Small Steps, Big Potential to Retire Ready:
Take Advantage of National Save for Retirement Week
posted by Fisher 401(k) 10/17/2016
This is it—National Save for Retirement Week, also known as National Retirement Security Week, is here. At Fisher Investments 401(k) Solutions, we’d like to encourage all of our readers—employers and employees alike—to take advantage of this week to get serious about financial security. Just a few small steps can make a real difference in your ability to retire when you want and with the life you want. We are sharing five easy steps you and your employees can take, one for each day of this week, to make a big difference in your employees’ retirement readiness.
If you’re an employer and you offer a 401(k) plan to your employees, you’ll want to consider the Employer steps. But don’t forget, you’re also a plan participant—so be sure to follow the steps for employees, too.
Employees: Now’s the time to get on the path toward a successful retirement. Follow the daily Employee steps, and you’ll be well on your way.
Now, let’s get going.
Employer Step: Schedule regular on-site meetings with your 401(k) service provider for your employees.
Help your employees by making sure they have every opportunity to join the plan and really understand how it can benefit them. Schedule an on-site employee educational session with your provider at least once a year. Providers should be willing to do this at no cost, and ideally allow time for one-on-one sessions with interested employees. Employees often feel more comfortable asking questions in a private setting. By regularly holding such meetings, you may help employees who already participate to save more, and encourage employees who aren’t yet enrolled to sign up.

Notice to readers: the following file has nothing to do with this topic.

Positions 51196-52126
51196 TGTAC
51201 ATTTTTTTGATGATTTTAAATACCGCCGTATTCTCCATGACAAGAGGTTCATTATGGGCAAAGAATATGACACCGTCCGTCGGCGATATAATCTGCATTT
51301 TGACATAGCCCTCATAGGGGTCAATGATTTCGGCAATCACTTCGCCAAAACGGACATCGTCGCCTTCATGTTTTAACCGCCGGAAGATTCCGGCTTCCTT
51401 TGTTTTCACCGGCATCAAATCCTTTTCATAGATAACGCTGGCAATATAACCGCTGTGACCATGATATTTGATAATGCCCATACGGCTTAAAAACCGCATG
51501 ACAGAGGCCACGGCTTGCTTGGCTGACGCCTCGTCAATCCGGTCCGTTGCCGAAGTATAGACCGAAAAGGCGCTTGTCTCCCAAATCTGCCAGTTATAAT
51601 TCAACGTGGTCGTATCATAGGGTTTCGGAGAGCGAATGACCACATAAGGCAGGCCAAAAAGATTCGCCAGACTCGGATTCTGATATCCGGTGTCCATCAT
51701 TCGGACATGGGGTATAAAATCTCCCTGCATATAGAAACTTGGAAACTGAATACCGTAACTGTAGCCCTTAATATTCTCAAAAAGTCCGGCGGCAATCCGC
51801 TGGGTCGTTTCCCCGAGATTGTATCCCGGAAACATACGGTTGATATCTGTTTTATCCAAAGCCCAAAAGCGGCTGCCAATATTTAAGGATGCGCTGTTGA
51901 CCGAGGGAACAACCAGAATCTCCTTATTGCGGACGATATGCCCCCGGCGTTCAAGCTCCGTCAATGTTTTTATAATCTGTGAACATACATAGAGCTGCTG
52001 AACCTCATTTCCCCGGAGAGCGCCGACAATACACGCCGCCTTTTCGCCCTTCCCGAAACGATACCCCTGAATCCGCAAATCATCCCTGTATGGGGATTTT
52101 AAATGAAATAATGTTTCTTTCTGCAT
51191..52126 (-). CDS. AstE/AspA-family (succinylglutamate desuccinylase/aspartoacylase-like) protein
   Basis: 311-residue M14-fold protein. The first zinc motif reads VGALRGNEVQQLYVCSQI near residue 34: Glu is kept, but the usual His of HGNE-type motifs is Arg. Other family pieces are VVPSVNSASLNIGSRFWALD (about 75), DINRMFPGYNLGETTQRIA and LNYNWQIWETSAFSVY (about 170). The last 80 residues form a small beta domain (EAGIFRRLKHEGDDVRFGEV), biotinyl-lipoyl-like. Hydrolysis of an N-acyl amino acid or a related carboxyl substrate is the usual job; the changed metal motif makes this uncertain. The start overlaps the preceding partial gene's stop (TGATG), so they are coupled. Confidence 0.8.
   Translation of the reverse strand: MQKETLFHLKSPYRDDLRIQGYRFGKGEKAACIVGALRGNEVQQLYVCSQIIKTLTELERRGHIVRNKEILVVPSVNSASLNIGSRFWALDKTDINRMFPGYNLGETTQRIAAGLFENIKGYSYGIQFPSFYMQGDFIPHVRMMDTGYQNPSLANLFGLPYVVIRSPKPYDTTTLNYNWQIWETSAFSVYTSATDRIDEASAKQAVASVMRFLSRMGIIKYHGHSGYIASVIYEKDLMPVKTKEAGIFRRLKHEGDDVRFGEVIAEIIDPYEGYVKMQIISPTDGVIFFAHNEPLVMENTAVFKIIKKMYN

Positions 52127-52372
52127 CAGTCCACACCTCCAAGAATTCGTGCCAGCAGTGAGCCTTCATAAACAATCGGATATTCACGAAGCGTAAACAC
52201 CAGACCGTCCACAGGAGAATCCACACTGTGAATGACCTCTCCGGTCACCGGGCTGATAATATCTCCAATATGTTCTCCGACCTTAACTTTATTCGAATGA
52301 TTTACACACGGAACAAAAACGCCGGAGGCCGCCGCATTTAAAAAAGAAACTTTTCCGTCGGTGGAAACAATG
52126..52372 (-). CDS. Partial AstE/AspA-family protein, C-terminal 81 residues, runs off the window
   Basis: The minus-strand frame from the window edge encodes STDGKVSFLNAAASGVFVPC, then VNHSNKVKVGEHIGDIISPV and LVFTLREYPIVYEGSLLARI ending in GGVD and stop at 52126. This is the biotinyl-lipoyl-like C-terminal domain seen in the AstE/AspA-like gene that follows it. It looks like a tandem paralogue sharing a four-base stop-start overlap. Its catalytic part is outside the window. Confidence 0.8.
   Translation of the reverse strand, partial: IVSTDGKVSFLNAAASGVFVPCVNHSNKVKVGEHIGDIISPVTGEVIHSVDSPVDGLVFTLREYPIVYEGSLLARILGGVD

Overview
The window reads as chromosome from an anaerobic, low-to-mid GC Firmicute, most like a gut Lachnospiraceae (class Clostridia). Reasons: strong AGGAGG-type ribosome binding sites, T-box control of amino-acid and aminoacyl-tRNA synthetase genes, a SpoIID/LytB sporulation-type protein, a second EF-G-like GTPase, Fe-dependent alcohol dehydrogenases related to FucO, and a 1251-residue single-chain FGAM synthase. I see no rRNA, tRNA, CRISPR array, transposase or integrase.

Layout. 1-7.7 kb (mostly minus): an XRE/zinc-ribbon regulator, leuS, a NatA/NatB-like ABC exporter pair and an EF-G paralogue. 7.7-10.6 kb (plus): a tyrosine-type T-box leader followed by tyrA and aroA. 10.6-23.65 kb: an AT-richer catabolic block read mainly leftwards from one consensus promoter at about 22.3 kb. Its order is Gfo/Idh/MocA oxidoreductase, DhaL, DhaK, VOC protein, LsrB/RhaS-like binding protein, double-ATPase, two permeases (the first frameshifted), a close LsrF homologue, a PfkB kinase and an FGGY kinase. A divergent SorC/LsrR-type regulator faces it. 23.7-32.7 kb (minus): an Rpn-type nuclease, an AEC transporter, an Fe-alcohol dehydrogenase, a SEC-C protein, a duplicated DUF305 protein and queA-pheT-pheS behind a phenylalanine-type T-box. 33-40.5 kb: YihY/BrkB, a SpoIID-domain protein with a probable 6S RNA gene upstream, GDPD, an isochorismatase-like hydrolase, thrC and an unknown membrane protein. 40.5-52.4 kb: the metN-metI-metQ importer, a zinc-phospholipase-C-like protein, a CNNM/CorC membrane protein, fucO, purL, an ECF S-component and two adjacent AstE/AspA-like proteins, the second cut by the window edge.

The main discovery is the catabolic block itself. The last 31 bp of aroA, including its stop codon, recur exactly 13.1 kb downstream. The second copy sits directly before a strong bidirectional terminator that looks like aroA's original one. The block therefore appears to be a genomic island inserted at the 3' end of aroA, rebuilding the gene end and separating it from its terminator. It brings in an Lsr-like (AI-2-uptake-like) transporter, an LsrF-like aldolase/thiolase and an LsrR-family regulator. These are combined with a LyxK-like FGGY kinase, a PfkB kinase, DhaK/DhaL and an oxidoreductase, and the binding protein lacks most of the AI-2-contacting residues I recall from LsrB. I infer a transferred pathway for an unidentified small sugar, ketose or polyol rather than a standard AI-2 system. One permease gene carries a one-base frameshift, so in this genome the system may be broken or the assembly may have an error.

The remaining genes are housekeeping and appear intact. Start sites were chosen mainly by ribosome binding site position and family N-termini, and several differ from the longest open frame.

Employee Step: Open (or get familiar with) your 401(k) account.
Have you set up your online 401(k) access? Today is a great day to take that first step. If you already have access, log in and get familiar with the available tools and functions. If you don’t have access, find out how to update your password and contact information. Once logged in, make sure your statements are sent in the way that works best for you, whether that’s by mail or electronically. Check your beneficiary designations: Are they up-to-date? And spend a little time with the retirement calculators. These handy tools can give you the information (and the inspiration) you need to reach retirement successfully – but only if you use them!
Employer Step: Explore plan features that can encourage more saving and participation.
How is your plan doing? Ask your 401(k) service provider to compare your plan against others of similar size, industry, demographics, or other benchmarks.
- What percentage of your employees are participating? According the U.S. Department of Labor, approximately 30% of eligible workers do not participate in their employer’s 401(k) type plan.1
- On average, what percentage of pay are employees contributing to the plan? An annual survey from Deloitte shows that, in 2015, the median actual deferral percentage for non-highly compensated employees was 5.9% of pay.2
If your plan’s statistics don’t impress, plan feature changes may help. Certain plan features can encourage participation and savings rates, and may even help the plan pass (or avoid) compliance testing. For instance, auto-enrollment or an employer match can help increase participation, and auto escalation can improve contribution rates. If your provider isn’t able to give you this kind of consultation, or isn’t providing it proactively during an annual plan review, it might be time to find a new provider.
Employee Step: Take a good look at your budget for ways to cut spending.
Finding the cash to save may be as simple as understanding where your money goes—not where you think those sneaky dollars go, but where they really go. The best way to figure it out is by tracking your spending. Jot down all of your spending for a week or two, and see for yourself.